Posted by: Aandeiyeen | February 22, 2011

Yakutat mining activity in a nutshell: 2008-present

For those that need to get caught up on Yakutat’s situation, here’s an abridged version:

Tongass Timber Reform Act of 1990 was supported by various groups in Yakutat.  Under this bill, a significant portion of the Forelands were protected from timber development and road construction.   The area is still open to mineral entry under the General Mining Law of 1872.

Jump to the summer of 2008, a junior mining company staked a massive area of mineral claims in the Yakutat Forelands.  Additional claims were staked in 2009, bringing the total to 92 square miles of claims. The search was for titanium and iron.

April 2009, the company held a community meeting to answer questions about what they were doing in our backyard.  When asked how they would mitigate harm to the salmon spawning habitat- their best example was using blimps to transport the ore… credibility is questioned from there on out.

Summer 2009, Yakutat residents vocalize concerns about mining in this sensitive area.  Letters are written, petitions are signed, bumperstickers saying “I don’t care what the Mining Law of 1872 says: the Yakutat Forelands are not for sale” makes appearances all over town.

The primary interest switched to gold, which is sexier than titanium or iron, when assay results indicated there was gold in the area.  A misleading headline “$34.5 Billion Gold Discovery in Yakutat” was published on the front page of Juneau Empire in September 2009.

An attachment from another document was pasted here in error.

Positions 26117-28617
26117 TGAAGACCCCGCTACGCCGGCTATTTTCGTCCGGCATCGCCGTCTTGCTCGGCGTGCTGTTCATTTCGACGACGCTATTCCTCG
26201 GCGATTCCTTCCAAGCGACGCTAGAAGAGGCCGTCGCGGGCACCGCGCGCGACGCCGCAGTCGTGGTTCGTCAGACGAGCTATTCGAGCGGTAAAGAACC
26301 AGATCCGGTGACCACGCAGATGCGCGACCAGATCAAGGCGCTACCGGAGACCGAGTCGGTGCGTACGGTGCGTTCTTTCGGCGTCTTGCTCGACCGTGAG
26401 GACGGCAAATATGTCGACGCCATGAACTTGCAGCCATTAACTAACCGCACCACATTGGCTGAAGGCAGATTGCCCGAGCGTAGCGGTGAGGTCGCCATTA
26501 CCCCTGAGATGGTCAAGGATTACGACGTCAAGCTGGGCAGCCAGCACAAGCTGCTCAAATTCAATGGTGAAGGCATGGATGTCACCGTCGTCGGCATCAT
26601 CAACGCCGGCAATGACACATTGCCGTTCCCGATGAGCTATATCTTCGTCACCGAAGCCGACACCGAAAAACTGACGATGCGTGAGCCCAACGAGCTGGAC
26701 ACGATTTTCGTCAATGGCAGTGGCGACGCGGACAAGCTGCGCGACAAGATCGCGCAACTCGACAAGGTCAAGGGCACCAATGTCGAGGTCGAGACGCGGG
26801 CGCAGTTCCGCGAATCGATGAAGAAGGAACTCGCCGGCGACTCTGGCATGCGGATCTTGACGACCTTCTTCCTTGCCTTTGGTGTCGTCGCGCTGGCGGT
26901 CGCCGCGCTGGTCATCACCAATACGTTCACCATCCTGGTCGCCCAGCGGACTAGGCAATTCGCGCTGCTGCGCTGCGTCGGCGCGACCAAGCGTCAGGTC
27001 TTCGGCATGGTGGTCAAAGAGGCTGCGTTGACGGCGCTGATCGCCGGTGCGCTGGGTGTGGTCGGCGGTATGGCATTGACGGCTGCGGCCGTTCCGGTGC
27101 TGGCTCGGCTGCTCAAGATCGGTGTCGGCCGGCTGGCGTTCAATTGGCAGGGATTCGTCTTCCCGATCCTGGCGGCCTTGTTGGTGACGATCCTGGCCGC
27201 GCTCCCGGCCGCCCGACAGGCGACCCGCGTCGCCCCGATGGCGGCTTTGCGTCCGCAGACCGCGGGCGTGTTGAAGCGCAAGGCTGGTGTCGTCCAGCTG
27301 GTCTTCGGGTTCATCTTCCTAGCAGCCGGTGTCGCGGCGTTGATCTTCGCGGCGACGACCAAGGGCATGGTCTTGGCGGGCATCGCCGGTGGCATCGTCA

Resolutions were passed by the Alaska Native Brotherhood Grand Camp and National Congress of American Indians in October 2009 opposing mining in the Forelands. No monetary amount could make us sell our ancestral lands for short-term profit.

Interviews with the Alaska Department of Natural Resources in a follow up Juneau Empire article published in November 2009 questioned the estimate the company made.   “That’s a screwy number,” Krause said. “It’s worse than just blindfold-with-a-dart type of thing. I don’t know why they came up with that, but there’s no basis.”

In June of 2010, a company quarterly report stated that the assay results from the exploration could not be verified.  The company stated it itself: the $34.5 Billion was a fabricated number that had no supporting evidence.  October 2010, the press catches wind of this.

Also in October, 2010, the claims were forfeited by the Bureau of Land Management (BLM) after the company failed to make annual maintenance fee payments.  The claims are gone but that does not mean the Forelands are safe.  The area is still open to mineral entry and Geohedral or any other company could come to Yakutat at a future date.

This is an advantageous time to seek additional protections for the Forelands.  The Yakutat Tlingit Tribe is taking the lead on proactively getting more protections.  Wish the distinguished members of the tribal council the courage and wisdom to lead our community in the right direction!


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